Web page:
One thing I’ve been thinking as the Gulf oil leak continues is how that catastrophe should influence our environmental priorities. A lot more was written and said about climate change over the past ten years than about the risks of deep-water drilling. That doesn’t mean that climate change isn’t a real problem, but is it the #1 problem that we face? And is it being addressed in the right way?
Sometimes I wonder whether climate change is the modern version of strategic arms talks. During the Cold War, massive efforts were put into negotiations on limiting increases in nuclear weapons. That was a real problem, but I think now most people agree that those efforts were largely a waste of time. They didn’t make the world safer. What made the world safer was a political change that defused the underlying tension. Nobody today cares that Russia has lots of nuclear warheads or whether they have more than we do.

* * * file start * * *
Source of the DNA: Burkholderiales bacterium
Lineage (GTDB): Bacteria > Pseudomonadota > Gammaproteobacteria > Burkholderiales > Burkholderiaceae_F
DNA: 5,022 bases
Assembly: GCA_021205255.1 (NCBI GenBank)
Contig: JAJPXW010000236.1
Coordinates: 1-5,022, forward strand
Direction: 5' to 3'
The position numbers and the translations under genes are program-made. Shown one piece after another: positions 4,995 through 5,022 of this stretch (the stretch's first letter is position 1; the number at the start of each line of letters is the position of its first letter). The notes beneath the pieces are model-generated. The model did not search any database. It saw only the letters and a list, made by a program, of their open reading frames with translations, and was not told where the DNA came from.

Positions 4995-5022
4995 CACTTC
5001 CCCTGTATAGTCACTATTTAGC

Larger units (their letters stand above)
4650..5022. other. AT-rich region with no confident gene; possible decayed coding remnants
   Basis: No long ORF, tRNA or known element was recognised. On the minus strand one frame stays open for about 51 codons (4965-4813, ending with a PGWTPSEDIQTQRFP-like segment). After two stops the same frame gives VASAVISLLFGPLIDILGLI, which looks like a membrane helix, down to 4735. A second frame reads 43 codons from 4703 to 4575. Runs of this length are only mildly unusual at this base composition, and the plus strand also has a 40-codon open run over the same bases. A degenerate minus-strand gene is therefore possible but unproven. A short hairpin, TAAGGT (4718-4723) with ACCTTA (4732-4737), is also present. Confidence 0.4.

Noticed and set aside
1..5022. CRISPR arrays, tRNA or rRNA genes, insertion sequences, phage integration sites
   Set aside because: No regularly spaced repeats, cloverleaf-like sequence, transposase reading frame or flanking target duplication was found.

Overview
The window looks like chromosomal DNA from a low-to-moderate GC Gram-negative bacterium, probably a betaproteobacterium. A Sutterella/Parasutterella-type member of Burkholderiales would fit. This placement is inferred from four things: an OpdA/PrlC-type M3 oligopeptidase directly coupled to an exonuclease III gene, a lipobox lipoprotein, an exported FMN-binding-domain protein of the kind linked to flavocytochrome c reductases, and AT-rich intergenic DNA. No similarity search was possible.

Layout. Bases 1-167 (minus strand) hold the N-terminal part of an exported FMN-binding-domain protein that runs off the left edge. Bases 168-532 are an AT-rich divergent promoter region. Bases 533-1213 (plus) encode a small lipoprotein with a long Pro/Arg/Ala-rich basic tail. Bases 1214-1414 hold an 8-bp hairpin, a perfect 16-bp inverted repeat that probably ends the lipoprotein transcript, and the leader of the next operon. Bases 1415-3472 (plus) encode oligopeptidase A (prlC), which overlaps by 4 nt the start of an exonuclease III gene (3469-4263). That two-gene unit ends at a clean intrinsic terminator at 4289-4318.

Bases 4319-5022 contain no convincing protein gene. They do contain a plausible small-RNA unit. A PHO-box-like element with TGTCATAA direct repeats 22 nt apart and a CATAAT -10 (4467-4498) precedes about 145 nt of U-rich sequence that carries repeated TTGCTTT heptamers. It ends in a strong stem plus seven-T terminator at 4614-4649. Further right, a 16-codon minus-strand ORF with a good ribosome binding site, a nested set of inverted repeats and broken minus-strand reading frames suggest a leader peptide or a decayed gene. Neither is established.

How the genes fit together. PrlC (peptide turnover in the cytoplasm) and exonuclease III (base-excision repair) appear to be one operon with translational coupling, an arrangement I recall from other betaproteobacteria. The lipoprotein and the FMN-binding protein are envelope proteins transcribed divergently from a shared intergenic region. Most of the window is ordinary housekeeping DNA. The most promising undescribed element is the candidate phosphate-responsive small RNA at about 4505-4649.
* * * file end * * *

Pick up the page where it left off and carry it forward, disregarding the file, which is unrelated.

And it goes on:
Similarly, it seems to me that the solution to climate change is the development of a new and inexpensive energy source, not a new and complicated regulatory scheme for emissions. I have confidence that governments can speed up the development of the hydrogen car. I don’t have confidence in their ability to construct or administer cap-and-trade in an effective way.